Pilots are packed with so much information it is dizzying. Instead of taking time to develop the story over a couple of episodes or even an entire season, the pilot must do the job.

Addison is Here for Him - Quantum Leap Season 1 Episode 5

We jump into the middle of the story without knowing who these people are. We don't know their history, peeves, or relationships.

Addison and Dr. Ben feel like two strangers who just met. There is no chemistry between them. Despite the actors' best efforts, it is not there. Granted, that one doesn't remember the other, but still. We don't know enough about them because we don't know them. Why do we care whether they end up together or not?

All these factors combined make for a forgettable viewing experience guaranteed to underwhelm at every turn. It leaves the viewer with more questions and a general feeling of a lack of satisfaction.

Quantum Leap could better explain some of the things viewers need to know before taking them on a wild goose chase, scrambling to join the dots and hoping something discernible emerges on the page.

It's a Look - Quantum Leap Season 1 Episode 4

Not knowing where and when Ben is headed is enough of a mystery. We need explanations for why he's leaping into these people out of billions.

The show decided to be lazy and zero itself into leaping in the 19th and 20th centuries. It has been established that Ben can leap -- although he shouldn't (another mystery) -- outside his lifetime. Why not leap into the 17th century?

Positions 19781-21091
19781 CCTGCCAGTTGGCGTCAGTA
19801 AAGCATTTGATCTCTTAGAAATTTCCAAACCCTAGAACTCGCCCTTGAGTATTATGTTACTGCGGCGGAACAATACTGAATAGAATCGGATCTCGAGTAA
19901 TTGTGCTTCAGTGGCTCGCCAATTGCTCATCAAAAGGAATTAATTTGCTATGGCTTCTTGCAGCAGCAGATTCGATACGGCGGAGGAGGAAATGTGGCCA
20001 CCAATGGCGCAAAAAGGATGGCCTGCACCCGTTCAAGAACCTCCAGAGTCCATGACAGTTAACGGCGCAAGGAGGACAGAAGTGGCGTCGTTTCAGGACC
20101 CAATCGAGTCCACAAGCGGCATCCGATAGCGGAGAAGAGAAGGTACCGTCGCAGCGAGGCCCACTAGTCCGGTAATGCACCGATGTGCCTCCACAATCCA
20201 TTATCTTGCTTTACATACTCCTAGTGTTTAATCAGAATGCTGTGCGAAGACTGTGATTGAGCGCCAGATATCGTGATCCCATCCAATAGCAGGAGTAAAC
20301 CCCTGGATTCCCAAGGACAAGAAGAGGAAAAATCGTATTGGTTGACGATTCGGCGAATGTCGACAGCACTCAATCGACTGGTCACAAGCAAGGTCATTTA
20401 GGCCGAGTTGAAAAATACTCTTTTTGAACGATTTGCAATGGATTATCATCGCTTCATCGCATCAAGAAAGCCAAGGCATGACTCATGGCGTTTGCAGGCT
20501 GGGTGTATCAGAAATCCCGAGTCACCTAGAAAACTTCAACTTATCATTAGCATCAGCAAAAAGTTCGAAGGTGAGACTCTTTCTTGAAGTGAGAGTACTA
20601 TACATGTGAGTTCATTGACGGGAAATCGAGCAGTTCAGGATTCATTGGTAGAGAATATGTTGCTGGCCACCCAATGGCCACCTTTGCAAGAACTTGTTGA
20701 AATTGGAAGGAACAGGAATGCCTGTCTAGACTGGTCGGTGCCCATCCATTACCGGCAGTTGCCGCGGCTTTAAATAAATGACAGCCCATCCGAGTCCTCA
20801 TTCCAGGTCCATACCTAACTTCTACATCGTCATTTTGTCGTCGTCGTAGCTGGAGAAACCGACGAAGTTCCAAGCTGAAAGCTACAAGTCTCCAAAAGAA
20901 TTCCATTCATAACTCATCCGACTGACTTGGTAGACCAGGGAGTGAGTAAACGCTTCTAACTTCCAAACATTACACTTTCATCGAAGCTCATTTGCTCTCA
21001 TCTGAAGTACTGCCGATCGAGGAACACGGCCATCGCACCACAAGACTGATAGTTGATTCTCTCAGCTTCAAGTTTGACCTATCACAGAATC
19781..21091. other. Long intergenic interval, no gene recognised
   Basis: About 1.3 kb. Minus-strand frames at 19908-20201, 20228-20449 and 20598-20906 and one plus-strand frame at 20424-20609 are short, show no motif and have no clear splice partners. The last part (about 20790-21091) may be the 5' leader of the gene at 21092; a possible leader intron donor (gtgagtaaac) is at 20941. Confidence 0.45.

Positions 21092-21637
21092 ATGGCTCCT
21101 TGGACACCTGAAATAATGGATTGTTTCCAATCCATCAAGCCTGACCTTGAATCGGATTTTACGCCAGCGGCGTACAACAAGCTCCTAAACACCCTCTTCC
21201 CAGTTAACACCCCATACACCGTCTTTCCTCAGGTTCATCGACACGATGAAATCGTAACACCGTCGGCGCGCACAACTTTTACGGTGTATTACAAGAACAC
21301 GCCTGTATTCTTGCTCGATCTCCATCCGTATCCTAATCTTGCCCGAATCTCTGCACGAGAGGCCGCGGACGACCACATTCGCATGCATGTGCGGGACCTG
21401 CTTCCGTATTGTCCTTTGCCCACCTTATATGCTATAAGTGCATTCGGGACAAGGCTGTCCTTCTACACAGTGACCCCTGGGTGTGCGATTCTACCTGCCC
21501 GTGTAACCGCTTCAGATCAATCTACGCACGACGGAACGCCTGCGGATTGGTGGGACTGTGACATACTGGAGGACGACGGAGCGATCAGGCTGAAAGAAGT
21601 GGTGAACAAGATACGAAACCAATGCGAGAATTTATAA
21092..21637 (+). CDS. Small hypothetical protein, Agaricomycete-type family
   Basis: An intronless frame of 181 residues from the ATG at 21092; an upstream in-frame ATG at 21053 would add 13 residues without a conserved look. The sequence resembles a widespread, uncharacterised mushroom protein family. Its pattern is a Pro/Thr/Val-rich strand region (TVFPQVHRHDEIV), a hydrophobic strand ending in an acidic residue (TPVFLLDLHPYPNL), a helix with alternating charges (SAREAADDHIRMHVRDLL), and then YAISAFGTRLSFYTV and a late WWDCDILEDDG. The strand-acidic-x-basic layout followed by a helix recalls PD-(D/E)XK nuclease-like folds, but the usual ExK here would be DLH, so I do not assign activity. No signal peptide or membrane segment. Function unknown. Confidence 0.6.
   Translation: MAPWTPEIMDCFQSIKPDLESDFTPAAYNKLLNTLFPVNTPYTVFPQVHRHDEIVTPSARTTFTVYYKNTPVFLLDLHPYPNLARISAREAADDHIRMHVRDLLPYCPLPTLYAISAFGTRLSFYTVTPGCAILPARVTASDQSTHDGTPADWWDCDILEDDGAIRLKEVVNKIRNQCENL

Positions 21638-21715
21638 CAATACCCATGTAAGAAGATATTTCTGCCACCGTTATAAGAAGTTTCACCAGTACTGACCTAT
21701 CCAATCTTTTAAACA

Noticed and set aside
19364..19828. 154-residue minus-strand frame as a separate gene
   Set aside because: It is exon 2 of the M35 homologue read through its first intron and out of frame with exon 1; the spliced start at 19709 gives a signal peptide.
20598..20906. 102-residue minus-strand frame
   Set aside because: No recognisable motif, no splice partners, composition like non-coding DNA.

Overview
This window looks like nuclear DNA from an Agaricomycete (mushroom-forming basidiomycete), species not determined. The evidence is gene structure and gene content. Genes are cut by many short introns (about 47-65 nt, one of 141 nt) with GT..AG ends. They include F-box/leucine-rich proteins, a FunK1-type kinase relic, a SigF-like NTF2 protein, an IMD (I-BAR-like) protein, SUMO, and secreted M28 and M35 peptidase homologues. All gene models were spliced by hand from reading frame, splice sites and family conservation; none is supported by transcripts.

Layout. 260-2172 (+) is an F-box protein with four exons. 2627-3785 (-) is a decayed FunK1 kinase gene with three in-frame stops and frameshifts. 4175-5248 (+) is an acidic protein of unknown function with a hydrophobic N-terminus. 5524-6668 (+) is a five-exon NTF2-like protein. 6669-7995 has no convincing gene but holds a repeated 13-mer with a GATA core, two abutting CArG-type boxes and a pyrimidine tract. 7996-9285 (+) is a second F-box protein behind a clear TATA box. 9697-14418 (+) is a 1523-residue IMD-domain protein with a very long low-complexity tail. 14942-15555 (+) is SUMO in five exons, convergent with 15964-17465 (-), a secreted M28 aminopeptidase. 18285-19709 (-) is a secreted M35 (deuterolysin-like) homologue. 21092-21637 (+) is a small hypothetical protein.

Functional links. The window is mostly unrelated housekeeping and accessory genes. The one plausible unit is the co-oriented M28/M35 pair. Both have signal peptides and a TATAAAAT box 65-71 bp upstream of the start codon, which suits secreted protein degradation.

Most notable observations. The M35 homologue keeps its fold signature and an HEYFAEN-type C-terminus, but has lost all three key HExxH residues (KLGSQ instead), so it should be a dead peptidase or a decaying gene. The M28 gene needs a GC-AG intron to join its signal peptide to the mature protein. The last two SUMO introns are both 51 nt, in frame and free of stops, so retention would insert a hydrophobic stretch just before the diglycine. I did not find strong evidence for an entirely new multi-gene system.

If we are to assume that these leaps are not random, why is he restricted to leaping into people localized within North America? I'm sure people in Asia could use him at any time.

Some might even be his ancestors in Korea. Everyone's ancestors -- apart from Native Americans -- at one point didn't live in North America.

To Infinity? - Quantum Leap Season 1 Episode 2

The best bet is to assume that it's all random, and if it is, why does he need to go through all of them to save Addison? And save Addison from what?

We have seen this with shows like FBI: International, where there is no innovation in writing. It's a case of coloring while not coming remotely close to the margins. There is so much the show could do if they were ambitious enough.

Only eight episodes have aired; before the show returns, it needs to improve. I will keep watching because once in a while, a great episode airs, but there are many shows to watch nowadays. There is also this thing of watching a shipwreck.

Changes are necessary if the show will survive this cutthroat world of television. Otherwise, it is doomed to fall into the bottomless pit of cancelations, despite running with an excellent premise.

In the Nick of Time - Quantum Leap Season 1 Episode 6

We would love to hear your thoughts on this, so leave a comment about what you think.

Remember, it is yours to watch Quantum Leap online if you want to test our theories right here on TV Fanatic.

Denis Kimathi is a staff writer for TV Fanatic. He has watched more dramas and comedies than he cares to remember. Catch him on social media obsessing over [excellent] past, current, and upcoming shows or going off about the politics of representation on TV. Follow him on Twitter.

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Quantum Leap Quotes

Time goes by / I live my life / Traveling down the road / Open my eyes to clear blue skies / But I’m feeling all alone / A one-way ticket / That’s the price you pay / Another day / Another song / Traveling on / But I’m making my way back home

Carly and Jamie

Ben: Some people assume that because I’m a physicist, I can’t be romantic. What they don’t realize is science is romance.
Jenn: Yeah, I’m sorry I asked for that speech now.
Ben: I’m serious. Take the law of entanglement. Once two particles experience a shared state, they’re no longer separate entities. They exist as one, even when separated by great distances.